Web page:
?Starting a Bobcat/Skidsteer service?

Discussion in 'Heavy Equipment & Pavement' started by jhanes, Apr 1, 2013.

  1. skorum03

    skorum03 LawnSite Senior Member
    Posts: 354

    Instead of buying an old skid.. have you thought about trying to find the specific work you are looking for and just renting until you figure out if you will be able to afford a skid? And i would stay away from old rentals. They always seem very used.

    YardBros Outdoors
    www.yardbros.com
     
  2. jhanes

    jhanes LawnSite Member
    Posts: 30

    Thanks, many have mentioned it and it seems the way to go untill i see a deffinite need or stability in it.
     
  3. jhanes

    jhanes LawnSite Member
    Posts: 30

    Thank You!!! I at one time looked into getting in an Operator Engineeres Union. Do you have to travell alot?
     
  4. skorum03

    skorum03 LawnSite Senior Member
    Posts: 354

    You can definitely rent for a long time before actually needing a skid of your own. Don't rush to make huge equipment purchases. What happens when no work comes in for a month or so and you've still got payments on your stuff. Makes it harder. Also, I wouldn't buy anything too old. All skids have some hard hours on them.

    YardBros Outdoors
    www.yardbros.com
     
  5. Scag48

    Scag48 LawnSite Fanatic
    Posts: 6,068

    I strongly advise another look. I've yet to travel more than 50 miles from the house but it is quite possible to roam around the state. I've just been kinda lucky for the last 5 years. Travel never lasts forever, though, and I chose to live somewhat close to the large majority of work in the state.
     
  6. jg244888

    jg244888 LawnSite Senior Member
    Posts: 252

    do you need to strap equipment down when its in the bin?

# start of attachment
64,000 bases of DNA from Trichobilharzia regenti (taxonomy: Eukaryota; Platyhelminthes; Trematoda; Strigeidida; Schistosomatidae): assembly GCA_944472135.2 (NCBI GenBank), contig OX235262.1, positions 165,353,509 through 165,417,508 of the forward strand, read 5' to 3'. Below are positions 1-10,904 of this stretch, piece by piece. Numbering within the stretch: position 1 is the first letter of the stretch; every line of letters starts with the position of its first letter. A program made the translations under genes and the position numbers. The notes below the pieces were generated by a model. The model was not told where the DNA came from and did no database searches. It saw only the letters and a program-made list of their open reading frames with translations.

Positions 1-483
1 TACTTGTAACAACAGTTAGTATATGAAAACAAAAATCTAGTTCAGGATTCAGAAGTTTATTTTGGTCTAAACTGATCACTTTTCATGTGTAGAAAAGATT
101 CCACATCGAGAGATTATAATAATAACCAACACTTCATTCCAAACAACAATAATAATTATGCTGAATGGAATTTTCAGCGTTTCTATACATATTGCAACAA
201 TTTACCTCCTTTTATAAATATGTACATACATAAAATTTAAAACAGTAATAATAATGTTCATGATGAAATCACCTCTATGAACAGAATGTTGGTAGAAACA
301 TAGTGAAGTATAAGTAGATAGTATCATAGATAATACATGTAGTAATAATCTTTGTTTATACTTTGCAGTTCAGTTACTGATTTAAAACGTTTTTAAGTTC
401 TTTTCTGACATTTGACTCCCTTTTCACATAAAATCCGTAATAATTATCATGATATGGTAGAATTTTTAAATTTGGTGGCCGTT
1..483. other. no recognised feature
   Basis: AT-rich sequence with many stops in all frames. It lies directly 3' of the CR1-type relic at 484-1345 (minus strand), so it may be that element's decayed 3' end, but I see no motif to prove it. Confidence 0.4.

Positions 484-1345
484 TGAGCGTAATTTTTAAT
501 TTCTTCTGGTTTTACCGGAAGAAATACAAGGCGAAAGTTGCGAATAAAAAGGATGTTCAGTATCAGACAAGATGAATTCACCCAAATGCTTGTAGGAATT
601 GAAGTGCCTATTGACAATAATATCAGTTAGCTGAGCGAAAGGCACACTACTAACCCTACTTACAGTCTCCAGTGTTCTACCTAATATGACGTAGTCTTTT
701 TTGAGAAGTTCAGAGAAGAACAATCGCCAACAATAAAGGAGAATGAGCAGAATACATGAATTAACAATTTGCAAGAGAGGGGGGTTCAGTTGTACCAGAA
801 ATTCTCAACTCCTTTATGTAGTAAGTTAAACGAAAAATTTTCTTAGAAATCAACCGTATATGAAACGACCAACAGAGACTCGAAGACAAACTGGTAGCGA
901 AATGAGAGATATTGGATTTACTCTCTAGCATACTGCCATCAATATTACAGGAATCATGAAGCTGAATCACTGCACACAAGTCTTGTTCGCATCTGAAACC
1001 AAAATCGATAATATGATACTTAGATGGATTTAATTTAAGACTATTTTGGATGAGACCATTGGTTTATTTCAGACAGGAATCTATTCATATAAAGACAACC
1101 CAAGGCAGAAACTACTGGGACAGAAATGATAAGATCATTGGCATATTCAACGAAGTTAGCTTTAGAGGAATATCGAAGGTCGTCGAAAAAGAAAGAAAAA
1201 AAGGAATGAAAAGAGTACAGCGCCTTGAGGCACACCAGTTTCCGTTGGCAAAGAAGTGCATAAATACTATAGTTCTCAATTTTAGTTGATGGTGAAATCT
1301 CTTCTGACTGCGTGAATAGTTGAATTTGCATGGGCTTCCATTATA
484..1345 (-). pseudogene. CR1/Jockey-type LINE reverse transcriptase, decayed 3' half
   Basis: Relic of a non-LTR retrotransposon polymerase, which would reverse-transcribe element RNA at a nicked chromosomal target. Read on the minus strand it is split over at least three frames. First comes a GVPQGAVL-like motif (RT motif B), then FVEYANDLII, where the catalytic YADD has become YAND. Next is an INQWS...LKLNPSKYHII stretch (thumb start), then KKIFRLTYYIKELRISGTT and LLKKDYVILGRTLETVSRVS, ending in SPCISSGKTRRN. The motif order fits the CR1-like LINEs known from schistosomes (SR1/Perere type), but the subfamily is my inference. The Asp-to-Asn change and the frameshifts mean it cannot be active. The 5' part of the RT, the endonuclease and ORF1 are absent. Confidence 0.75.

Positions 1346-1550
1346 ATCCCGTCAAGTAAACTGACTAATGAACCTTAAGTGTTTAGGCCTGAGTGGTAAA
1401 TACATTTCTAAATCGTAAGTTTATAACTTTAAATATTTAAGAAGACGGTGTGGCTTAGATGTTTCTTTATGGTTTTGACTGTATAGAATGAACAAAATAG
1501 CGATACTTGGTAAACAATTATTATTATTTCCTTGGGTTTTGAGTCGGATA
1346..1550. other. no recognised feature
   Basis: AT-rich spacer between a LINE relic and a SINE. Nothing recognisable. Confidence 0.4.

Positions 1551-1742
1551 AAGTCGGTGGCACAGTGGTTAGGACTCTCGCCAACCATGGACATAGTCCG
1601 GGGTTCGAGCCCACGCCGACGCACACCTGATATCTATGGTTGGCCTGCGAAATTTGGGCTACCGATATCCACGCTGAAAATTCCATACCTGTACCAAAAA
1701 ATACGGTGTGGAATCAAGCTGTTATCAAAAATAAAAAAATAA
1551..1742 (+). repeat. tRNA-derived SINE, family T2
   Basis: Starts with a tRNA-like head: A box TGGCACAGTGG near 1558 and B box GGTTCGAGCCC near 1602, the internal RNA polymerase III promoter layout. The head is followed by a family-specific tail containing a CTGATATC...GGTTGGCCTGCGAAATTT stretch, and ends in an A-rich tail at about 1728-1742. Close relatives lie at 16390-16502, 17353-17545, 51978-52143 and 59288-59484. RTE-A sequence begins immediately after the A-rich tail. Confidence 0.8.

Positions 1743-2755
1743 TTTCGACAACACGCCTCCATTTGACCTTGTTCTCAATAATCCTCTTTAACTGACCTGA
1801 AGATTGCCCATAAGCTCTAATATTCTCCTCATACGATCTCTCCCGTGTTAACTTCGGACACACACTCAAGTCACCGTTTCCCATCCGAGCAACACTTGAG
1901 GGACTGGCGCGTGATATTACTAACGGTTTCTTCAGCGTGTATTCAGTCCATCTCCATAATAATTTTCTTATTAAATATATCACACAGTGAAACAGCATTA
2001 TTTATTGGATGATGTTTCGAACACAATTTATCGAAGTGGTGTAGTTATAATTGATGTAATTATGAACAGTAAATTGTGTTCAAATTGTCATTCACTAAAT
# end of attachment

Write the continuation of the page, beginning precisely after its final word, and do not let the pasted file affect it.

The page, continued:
7. YellowDogSVC

    YellowDogSVC LawnSite Gold Member
    from TX
    Posts: 3,754

    When I went into business I tried to throw a wide net to "catch all" the world. Nearly 20 years later I still do a lot of services but found that the phone rang off the hook for all the little jobs that didn't pay. I
    Focusing has helped me make a name for myself in my little area. I don't travel far and I'm home by dinner every night but that took quite a bit of focus and learning to say "no" to drilling 2 post holes just because I own an auger.
    I would encourage you to learn as much as you can while you are just starting out but Junior's advice about having a specialty will set you apart from the run of the mill bobcat service guys who are all over Craigslist. When the economy is down, everybody and their brother is in business whether they have the skills or not. Just go to youtube and look "brush mulching." You will see absolute horror movies at one end of the spectrum and guys that are a natural extension of their machinery at the other end of the spectrum. I think that focus and repetitive practice makes the difference between average and good. You will naturally learn how to do a lot of things but following Junior's advice will help you achieve expert status sooner in that line of work that excites you. Good luck.
     
  8. AEL

    AEL LawnSite Bronze Member
    Posts: 1,725

    By law yes. Most people dont , i do. Think about the angle the machines are on when raising and lowering the bins, and any possible movement while driving.

    I had to add a custom setup to my bins to tie the machines down, while at the same time allowing it not to get damaged when dumping concrete or asphalt.
     
  9. alldayrj

    alldayrj LawnSite Gold Member
    Posts: 3,762

    Any pics of how you did this? Always wondered how its done without having big d rings getting mashed up in the box
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